Metro General Manager and CEO Richard Sarles on Oct. 14, 2011. (Marvin Joseph – WASHINGTON POST)

Metro General Manager Richard Sarles, who took over a transit system still recovering from the June 2009 Red Line crash, plans to stay on the job until at least 2016.

At a meeting of Metro’s board on Thursday, the directors approved extending Sarles’s contract by two years, through January 2016.

When the extension goes into effect in January, his annual salary will rise to $366,000 from $350,000.

After the meeting, Sarles said that he wanted to extend his contract because he enjoys the job. The agency is improving, but there’s still more work to be done, he said.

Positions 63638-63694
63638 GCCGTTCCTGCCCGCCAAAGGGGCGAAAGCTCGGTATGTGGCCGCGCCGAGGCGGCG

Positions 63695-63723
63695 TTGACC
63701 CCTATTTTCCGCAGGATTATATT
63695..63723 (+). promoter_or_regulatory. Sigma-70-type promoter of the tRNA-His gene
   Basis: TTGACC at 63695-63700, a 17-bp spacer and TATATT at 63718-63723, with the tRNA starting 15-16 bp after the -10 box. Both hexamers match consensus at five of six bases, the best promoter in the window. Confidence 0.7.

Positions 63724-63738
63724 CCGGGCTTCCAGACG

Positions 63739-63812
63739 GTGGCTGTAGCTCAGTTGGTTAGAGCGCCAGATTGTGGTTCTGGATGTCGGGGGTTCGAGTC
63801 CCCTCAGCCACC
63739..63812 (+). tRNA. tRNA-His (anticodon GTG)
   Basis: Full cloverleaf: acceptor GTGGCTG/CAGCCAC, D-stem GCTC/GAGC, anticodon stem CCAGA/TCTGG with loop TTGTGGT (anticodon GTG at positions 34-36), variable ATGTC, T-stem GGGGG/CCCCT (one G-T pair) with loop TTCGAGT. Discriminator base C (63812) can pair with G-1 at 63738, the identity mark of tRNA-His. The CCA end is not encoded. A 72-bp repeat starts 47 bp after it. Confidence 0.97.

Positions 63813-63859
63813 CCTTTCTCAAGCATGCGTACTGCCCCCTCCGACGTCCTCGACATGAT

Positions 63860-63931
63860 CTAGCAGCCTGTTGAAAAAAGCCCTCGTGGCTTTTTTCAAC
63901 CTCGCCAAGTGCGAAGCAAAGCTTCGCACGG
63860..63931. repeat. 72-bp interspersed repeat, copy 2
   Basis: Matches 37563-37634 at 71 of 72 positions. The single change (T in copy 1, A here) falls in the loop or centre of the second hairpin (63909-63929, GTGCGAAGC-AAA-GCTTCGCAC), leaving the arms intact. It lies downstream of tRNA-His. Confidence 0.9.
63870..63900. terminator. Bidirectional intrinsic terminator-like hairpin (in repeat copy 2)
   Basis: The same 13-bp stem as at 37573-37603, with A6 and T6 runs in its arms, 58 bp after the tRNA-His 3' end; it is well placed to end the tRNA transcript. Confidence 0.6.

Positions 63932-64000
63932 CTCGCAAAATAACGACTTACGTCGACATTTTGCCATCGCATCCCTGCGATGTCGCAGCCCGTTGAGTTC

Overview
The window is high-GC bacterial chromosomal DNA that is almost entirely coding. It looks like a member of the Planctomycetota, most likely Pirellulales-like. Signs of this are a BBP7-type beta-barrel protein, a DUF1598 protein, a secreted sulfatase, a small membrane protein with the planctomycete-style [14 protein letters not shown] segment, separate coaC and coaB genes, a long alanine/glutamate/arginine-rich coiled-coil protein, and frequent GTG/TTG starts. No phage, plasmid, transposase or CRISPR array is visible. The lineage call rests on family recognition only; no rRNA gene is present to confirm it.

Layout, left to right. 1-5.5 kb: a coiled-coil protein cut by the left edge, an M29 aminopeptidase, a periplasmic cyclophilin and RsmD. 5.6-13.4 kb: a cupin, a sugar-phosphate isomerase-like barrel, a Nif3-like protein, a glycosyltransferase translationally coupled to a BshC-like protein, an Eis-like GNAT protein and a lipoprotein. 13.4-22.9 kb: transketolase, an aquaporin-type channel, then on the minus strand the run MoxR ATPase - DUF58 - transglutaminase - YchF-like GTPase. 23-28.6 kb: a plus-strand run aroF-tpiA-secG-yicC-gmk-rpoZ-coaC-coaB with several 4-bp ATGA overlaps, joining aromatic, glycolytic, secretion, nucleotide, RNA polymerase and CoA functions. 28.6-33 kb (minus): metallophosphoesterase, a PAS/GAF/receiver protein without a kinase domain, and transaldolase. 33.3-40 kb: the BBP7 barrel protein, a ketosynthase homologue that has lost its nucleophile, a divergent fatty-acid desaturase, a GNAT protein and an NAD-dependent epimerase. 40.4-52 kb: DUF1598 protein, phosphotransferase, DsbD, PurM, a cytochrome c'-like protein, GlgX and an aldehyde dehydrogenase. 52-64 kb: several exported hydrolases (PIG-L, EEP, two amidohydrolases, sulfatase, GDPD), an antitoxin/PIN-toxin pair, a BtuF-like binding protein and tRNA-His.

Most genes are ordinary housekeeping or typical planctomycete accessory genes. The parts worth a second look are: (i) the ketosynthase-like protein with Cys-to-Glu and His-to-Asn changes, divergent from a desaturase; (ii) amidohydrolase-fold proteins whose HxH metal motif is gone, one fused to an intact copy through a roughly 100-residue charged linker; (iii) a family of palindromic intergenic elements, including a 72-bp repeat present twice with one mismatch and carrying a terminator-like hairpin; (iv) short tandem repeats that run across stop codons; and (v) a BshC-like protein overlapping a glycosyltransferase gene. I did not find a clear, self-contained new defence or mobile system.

Sarles joined Metro as interim general manager in 2010, and the interim tag was removed the following year.

For riders, perhaps the most notable part of his tenure has been the extensive rebuilding effort, which regularly shuts down stations and stretches of lines. This has coincided with recent declines in rail and bus ridership.

Under Sarles, the agency also launched Rush Plus, a major shift in rush hour service, and has reported progress on resolving safety recommendations the National Transportation Safety Board issued after the Red Line crash.

The extension provides Metro with some consistency in its leadership following two high-profile departures. David Kubicek, deputy general manager for operations, and Michael A. Taborn, head of Metro Transit Police, both announced in recent months that they would leave the agency.